Insight into Electronic Health Record (EHR) workarounds can help healthcare organizations to increase patient safety as well as the quality and efficiency of care. In order to achieve this, the entire care provision system must be included. This is one of the conclusions reached by Dr. Vincent Blijleven in his dissertation titled “A Sociotechnical Perspective on Workarounds Emerging from Electronic Health Record System Usage in an Academic Hospital Setting”, for which he received his doctorate from Nyenrode Business Universiteit on Wednesday March 28, 2018.
As a case study for his research, Blijleven selected an EHR that is used in an academic hospital. “An EHR is also referred to as the backbone of a modern hospital organization. Due to the complexity of an academic hospital, the system must meet a multitude of requirements in different specialized areas of healthcare. Because it is difficult to have an EHR fulfill all of these – at times conflicting – requirements, we see that EHR users develop their own workarounds.”
Workarounds are procedures created by EHR users to deal with, for example, limitations in the EHR or their limited knowledge of the system. In this way, workarounds provide the user with alternative solutions to circumvent such limitations and still achieve the desired result. Blijleven: “Although workarounds are sometimes advantageous, they often also lead to information and work protocols that are unstable, unreliable and unavailable, which can in turn affect the safety, quality and efficiency of care. This makes identifying and resolving workarounds a valuable step for EHR optimization.”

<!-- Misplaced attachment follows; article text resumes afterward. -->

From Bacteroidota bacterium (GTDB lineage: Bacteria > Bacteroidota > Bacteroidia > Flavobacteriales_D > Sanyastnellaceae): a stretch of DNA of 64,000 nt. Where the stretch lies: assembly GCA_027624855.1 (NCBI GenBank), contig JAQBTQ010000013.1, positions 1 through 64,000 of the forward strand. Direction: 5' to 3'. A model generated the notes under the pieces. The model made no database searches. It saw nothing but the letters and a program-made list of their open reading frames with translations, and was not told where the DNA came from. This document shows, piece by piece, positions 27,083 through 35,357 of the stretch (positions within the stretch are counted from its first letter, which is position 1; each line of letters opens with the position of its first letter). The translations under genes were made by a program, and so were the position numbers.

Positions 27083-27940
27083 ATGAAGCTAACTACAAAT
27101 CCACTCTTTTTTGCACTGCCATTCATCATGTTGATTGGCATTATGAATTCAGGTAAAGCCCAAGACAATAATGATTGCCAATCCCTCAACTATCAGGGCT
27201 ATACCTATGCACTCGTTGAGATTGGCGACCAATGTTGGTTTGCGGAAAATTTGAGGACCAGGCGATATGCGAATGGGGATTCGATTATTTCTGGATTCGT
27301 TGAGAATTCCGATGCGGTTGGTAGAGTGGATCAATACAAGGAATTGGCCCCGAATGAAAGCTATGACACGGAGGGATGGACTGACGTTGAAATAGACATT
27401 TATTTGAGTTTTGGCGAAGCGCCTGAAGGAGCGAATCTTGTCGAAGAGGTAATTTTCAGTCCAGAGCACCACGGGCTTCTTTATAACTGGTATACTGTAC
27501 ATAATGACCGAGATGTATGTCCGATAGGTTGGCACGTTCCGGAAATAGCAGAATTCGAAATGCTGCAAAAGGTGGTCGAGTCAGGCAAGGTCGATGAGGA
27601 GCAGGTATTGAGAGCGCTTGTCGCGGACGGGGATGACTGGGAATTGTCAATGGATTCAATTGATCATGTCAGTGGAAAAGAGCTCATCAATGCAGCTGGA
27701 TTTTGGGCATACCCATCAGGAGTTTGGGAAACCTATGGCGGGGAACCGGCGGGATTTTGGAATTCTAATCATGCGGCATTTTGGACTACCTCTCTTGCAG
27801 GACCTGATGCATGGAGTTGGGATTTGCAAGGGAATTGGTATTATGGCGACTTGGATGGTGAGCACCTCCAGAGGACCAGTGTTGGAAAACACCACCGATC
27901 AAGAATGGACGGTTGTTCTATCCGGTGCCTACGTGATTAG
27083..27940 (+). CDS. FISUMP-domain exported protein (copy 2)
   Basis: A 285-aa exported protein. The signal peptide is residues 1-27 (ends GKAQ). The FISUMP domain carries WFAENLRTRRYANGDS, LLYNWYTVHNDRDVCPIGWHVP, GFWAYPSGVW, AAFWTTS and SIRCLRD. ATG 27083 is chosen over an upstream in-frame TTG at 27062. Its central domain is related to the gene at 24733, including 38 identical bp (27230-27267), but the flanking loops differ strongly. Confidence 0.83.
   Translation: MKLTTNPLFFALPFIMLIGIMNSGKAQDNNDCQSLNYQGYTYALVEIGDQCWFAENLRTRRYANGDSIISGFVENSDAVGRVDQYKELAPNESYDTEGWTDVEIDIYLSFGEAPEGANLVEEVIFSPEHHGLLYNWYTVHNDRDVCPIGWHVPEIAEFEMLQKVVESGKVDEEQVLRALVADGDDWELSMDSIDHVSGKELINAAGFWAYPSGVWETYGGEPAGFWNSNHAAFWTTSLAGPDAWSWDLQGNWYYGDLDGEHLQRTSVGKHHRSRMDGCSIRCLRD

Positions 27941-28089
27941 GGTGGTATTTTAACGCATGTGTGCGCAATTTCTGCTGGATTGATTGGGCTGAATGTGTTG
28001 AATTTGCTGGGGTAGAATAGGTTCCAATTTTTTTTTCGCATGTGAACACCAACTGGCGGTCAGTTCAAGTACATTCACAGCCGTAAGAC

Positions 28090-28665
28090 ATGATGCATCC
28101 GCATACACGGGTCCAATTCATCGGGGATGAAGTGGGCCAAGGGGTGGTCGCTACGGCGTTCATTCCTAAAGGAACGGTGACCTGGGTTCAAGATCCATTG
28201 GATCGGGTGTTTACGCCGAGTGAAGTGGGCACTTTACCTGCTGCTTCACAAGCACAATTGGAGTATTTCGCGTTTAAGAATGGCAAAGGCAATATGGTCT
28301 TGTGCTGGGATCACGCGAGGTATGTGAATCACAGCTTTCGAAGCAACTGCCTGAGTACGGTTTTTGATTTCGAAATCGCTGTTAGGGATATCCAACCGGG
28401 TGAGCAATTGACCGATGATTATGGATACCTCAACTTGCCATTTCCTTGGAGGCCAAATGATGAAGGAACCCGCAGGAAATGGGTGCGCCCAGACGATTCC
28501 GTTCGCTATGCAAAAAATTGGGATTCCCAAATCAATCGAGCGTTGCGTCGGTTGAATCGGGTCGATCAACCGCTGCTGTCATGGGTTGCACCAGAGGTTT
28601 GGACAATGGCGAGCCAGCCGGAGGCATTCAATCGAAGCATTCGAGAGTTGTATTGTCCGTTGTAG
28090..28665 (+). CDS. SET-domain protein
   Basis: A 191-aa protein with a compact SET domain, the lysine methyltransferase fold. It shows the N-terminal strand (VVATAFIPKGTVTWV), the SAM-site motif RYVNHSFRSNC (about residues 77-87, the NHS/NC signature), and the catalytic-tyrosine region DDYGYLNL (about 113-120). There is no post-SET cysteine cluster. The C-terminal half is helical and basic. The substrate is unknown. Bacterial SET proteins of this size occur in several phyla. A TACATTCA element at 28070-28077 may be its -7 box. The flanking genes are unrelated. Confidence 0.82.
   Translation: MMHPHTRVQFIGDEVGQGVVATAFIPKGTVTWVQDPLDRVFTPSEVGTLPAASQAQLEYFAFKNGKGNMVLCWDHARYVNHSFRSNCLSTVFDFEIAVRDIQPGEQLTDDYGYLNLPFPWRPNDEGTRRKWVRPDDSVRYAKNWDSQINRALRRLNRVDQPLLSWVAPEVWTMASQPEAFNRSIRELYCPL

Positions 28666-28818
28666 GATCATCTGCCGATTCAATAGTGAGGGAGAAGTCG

To effectively resolve workarounds, the workarounds must be studied from more than just a technical perspective, according to Blijleven. Many workarounds are not just a response to technical shortcomings, but also arise from user-related factors. Blijleven explains that EHR users often conceal their workarounds out of fear of retaliation, should anything ever go wrong as the result of a workaround. This causes them to stay under the radar. “Hospital management needs to work on an open organizational culture in which it is possible to talk about workarounds and share knowledge. Shortcomings in an EHR can then be brought to light and used as a point of departure for valuable EHR optimization measures. It is also important in this regard to identify the scope of workarounds. Is the care provider the only one to notice the impact? Does it affect the patient, the entire organization, or a combination of both? And what are the consequences?”
Blijleven advises forming teams with stakeholders from different parts and layers of the organization in order to identify and analyze workarounds. Decisions can then be made regarding the most effective approach to resolve each workaround. Blijleven finally emphasizes that EHR users should be treated as a starting point: “By familiarizing users with the EHR at an early stage, for instance through a minimum viable product, many knowledge-related workarounds can be prevented. This speeds up the process of getting the system to be used safely, effectively and efficiently.”
Blijleven’s aim was to investigate possibilities for using EHRs more safely, more effectively and more efficiently. He concludes, among other things, that despite the proven added value of EHRs, there is still a lot of room for improvement – specifically in the area of workarounds. He therefore developed a framework for identifying, analyzing and resolving workarounds. This framework should take EHRs in hospitals to a higher level.
As workarounds also occur in other sectors and types of applications, the research method and results of this study are applicable in a wide range of contexts.